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State troopers to patrol troubled neighborhood
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On Thursday Minneapolis City Councilmember Don Samuels, with Minneapolis Mayor R.T. Rybak and neighborhood activist Jonathan Palmer, criticized state budget cuts that have affected law enforcement. Friday, Gov. Pawlenty responded with a deployment of State Troopers to the city. (MPR Photo/Brandt Williams)
Gov. Pawlenty has authorized the immediate deployment of a team of state troopers to troubled areas of Minneapolis. Twelve members of the State Patrol's Special Response Team will head to the city in the next several days to help Minneapolis police officers combat a recent surge in violent crime. Pawlenty says the deployment will be indefinite and will be coordinated by state and city law enforcement leaders. City leaders say they are pleased with the governor's response to the problem.

St. Paul, Minn. — Gov. Pawlenty announced the deployment of troopers to Minneapolis after an afternoon meeting with several city and county officials. This is not the first time the State Patrol has been called in to Minneapolis.

In 1995, Gov. Arne Carlson sent troopers during a violent summer that led to 97 murders in the city by the end of the year. Pawlenty says this year isn't nearly as bad, but he says something needs to be done.

"That's not to say that the current rate of violence is acceptable. It's tragic. It's terrible," says Pawlenty. "This is nowhere near the level of the mid-1990s, but it's worse than last year. So we want to make sure it's going in the right direction. Not in reverse."

I got to look in the eye of a governor who got to look in my eye, and we both agreed that we both as leaders need to stand up as strong as we can and work together. I very much appreciate the help.
- Minneapolis Mayor R.T. Rybak

Pawlenty says the cost of the troopers will depend on how long they are needed, but he says he expects it to cost several hundred thousand dollars. The state will pay for half, he says, and Minneapolis and Hennepin County will pick up the rest.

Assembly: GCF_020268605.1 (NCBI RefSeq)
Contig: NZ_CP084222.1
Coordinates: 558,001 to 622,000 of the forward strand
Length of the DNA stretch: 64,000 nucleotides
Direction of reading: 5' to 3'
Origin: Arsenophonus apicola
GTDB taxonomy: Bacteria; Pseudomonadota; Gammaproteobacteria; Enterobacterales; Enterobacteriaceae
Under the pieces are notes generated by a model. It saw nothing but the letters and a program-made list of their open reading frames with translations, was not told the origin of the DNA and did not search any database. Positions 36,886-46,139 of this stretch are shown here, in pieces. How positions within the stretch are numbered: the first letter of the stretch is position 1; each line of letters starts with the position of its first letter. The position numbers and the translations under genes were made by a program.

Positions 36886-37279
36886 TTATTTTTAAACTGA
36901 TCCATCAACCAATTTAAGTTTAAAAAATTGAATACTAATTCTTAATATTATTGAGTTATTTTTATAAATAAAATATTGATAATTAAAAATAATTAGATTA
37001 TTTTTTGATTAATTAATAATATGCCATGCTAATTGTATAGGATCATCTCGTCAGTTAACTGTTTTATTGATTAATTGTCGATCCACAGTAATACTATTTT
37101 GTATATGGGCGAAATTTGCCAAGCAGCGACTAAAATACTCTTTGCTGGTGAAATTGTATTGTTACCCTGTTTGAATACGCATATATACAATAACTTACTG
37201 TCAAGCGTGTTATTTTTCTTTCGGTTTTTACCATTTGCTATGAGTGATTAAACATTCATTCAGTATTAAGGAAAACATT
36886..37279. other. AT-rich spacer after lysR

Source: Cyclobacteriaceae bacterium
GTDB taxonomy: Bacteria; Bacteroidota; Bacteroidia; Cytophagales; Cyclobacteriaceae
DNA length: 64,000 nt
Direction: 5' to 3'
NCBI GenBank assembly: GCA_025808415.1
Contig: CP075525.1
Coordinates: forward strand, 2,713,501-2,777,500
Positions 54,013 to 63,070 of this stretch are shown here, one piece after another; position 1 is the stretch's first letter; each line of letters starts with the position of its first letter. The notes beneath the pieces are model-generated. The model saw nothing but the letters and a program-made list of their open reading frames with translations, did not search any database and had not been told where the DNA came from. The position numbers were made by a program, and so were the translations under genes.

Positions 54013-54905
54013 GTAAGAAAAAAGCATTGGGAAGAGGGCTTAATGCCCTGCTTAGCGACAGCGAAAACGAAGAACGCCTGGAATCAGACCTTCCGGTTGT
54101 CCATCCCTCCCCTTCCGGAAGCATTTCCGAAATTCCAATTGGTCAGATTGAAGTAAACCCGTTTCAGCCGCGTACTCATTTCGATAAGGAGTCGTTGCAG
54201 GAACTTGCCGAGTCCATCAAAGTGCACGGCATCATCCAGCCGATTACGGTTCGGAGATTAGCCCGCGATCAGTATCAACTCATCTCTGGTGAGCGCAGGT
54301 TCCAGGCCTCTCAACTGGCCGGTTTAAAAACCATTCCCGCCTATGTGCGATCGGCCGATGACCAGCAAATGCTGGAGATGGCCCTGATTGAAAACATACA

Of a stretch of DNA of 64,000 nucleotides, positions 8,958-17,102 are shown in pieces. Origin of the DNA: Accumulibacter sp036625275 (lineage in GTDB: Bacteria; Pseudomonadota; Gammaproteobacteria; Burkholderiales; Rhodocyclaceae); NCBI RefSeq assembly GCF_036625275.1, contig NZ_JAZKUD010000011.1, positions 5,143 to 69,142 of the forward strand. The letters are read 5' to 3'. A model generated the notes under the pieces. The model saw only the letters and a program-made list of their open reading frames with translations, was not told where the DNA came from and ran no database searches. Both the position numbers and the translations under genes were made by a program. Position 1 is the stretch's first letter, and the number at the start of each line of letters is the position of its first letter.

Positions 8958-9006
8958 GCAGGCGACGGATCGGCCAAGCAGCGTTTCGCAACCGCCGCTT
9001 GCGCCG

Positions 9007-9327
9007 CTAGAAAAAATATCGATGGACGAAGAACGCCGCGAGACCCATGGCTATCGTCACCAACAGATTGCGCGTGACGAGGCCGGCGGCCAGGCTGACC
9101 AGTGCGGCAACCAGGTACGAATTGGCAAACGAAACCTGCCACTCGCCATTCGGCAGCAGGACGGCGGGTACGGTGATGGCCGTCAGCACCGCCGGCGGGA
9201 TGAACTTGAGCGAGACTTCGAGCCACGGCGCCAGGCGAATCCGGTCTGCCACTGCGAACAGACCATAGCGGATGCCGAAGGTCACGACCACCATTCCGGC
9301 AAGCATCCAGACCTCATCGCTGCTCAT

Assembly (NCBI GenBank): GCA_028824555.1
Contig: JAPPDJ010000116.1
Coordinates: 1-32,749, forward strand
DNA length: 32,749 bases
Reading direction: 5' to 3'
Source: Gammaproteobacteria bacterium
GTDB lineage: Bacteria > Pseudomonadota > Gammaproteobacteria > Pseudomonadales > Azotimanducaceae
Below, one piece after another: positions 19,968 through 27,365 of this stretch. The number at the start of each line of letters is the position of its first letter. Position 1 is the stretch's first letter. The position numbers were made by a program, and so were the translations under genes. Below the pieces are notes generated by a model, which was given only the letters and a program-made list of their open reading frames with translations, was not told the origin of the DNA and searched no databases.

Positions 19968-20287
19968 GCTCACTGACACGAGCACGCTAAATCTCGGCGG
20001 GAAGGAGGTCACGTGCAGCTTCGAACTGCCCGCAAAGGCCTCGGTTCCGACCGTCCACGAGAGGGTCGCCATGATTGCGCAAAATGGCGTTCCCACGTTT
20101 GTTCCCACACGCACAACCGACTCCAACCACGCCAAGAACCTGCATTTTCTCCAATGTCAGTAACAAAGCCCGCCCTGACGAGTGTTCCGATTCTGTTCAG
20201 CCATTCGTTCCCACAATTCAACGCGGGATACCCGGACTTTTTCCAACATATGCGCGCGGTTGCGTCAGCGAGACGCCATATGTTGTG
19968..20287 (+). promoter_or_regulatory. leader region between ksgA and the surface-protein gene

Minneapolis police officials say the troopers will be placed in areas with the highest calls for service. Some troopers will be paired with Minneapolis police officers in squad cars. Some will be undercover, and some will be on foot.

The police will also have regular use of a State Patrol helicopter to help them chase down suspects. Police Chief Robert Olson says the troopers will help police officers carry out strategies that are already working.

"These folks that are dealing drugs and carrying guns on the streets are never going to know when we're going to pop up and how," says Olson.

Some city leaders have been critical of Gov. Pawlenty's role in approving state budget cuts to the state's Gang Strike Force and cuts to local government aid. On Thursday, Minneapolis Mayor RT Rybak and city councilmember Don Samuels blamed some of the spike in violence on those cuts. However, Rybak says they've put aside their differences with the governor.

"We're here, over here to solve problems when people are being shot, not to talk politics," Rybak says. "I got to look in the eye of a governor who got to look in my eye, and we both agreed that we both as leaders need to stand up as strong as we can and work together. I very much appreciate the help."

Councilmember Samuels is particularly appreciative of the state help. Samuels lives in the Jordan neighborhood which has been the site of several recent shootings, including the critical wounding earlier this week of a 19-month-old girl. For the last few days he's been sleeping in a tent in the middle of the neighborhood and fasting.

Samuels had vowed to continue his fast until the neighborhood got some help with more police and parole officers. He says he believes the governor's measures will help.

"I'm assured that it should be enough. I'm very good at not eating. If it is not good enough, I will be fasting again."

Samuels says he will enjoy his first taste of food in several days tonight at a block party that will be held in Jordan. At the celebration, neighborhood activists will be signing up residents to join citizen patrols that will start in the area this month.

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